The short answer is YES!
If you're not already charging your B2B customers late fees on unpaid invoices, you should be! You may be concerned that a late fee could be damaging to your business relationship but in fact, it establishes you as a legitimate business owner.
Are you wondering if you can charge late fees on B2B invoices? Read more to learn how and why you should.
Yes, you can charge late fees on B2B invoices.
Find Proof that You Should Be Paid
It's really easy to take late or non-payment of your invoices personally. If you've put in the time and resources, you expect that your client respects you for it. You've built a sort of mutual trust - I'll do my part... and you'll do yours. So when an invoice goes unpaid, it can feel a blow to the gut.
Instead of doubting yourself or the work you've done, find the evidence to prove otherwise:
- Do you have a signed agreement (with your client's legal business name)?
- Did you do everything you said you would do?
- Was the invoice clear and easily interpreted?
- Has your client attempted to dispute the invoice or stated they're unhappy with your work?
If you've found proof that you've done what was expected, you have proof that you should be paid.
Charging Late Fees Should Be Expected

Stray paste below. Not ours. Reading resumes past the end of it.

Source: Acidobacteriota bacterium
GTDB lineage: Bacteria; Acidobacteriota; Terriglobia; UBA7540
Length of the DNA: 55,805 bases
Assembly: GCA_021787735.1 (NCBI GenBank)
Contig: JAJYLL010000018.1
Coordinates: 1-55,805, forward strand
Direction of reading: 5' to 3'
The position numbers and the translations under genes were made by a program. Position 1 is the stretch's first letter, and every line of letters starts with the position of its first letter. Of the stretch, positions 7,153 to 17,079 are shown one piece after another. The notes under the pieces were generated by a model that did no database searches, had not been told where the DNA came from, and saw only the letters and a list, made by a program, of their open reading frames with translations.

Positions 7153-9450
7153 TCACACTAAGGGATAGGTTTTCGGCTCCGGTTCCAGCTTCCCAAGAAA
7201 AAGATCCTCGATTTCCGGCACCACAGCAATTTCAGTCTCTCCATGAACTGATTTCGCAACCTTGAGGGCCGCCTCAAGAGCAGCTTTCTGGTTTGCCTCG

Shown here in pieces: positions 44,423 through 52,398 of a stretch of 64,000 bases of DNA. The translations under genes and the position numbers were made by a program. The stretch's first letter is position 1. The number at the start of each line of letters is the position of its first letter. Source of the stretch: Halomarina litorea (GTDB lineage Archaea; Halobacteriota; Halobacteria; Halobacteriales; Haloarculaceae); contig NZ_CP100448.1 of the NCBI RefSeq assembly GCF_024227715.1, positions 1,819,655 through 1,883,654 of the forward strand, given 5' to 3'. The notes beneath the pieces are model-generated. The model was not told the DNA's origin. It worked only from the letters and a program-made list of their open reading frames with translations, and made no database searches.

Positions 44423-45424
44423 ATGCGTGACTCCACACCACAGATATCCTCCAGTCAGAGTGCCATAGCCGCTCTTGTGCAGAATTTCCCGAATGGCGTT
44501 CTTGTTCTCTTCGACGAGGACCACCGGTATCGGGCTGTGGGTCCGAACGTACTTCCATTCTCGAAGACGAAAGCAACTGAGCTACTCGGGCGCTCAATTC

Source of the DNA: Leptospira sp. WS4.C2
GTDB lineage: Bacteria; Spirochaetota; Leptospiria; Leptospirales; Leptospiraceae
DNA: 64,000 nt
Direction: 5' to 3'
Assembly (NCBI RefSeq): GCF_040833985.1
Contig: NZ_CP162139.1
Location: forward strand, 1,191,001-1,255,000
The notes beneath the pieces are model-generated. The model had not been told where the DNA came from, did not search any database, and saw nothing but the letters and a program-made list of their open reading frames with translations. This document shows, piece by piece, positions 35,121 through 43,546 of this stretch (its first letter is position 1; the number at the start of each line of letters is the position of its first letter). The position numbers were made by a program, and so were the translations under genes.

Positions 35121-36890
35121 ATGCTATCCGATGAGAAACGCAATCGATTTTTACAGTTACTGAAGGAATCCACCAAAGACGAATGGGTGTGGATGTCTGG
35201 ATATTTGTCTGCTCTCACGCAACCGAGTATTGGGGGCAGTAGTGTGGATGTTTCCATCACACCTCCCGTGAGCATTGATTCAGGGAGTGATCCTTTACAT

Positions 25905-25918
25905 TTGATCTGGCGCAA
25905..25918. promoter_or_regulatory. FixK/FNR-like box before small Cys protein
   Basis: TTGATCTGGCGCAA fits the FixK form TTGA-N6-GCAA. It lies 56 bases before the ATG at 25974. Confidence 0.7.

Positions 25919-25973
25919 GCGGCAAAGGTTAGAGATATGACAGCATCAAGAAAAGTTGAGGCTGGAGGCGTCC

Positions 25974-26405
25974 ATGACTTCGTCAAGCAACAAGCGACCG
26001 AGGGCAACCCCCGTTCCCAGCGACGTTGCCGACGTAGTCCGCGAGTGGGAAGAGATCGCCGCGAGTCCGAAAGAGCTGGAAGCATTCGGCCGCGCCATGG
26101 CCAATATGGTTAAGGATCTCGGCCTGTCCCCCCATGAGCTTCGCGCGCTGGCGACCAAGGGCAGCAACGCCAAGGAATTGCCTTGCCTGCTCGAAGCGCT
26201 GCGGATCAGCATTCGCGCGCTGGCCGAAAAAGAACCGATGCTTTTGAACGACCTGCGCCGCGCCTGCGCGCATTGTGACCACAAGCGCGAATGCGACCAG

Now that you've proven that you've held up your end of the agreement, you can confidently follow-up with your client to prompt payment. If you've not mentioned late fees before your follow-up, on your invoice or in your agreement, it's too late to charge them now. Your clients should expect that you will charge late fees for non-payment because you've made it obvious that you would.
- You've included late fees in your signed contract's payment terms.
- An invoice was sent to your client at the expected time with instructions on how to pay.
- Your invoice clearly states invoice date, when the payment is due and when late fees will be added.
- Follow-up invoices were sent stating "2nd notice" or more with late fees added.
When you do all of the above in preparation, your customer will know that you're charging late fees and won't be taken aback when you do.
How Does Charging Late Fees Help?
As mentioned before, having a legitimate contract with a set due date and consequences for non-payment establishes your business as professional. Unfortunately, some businesses have to be selective about which invoices are paid, especially if they're having financial troubles of their own. A threat to charge late fees could motivate your client to pay yours before paying other invoices.
Charging late fees could also be used as a negotiation tactic. Your client may offer to pay the full amount and ask if you could drop the late fees. The typical late fee is about 1.5% of interest each month that payment is late. You may be able to afford to drop the late charges, especially if your client is now ready to pay the full amount. You may also offer kindness to clients who are going through a tough time by offering to drop the fees. This action could endear you even more to a great customer that you hope to keep for a while.
If you're considering adding late fee consequences to unpaid invoices, make it obvious to your client and put it in writing. They should expect it, not be surprised by it. Use it to your benefit to get paid what's owed to you and reduce the chances of invoices going to collections.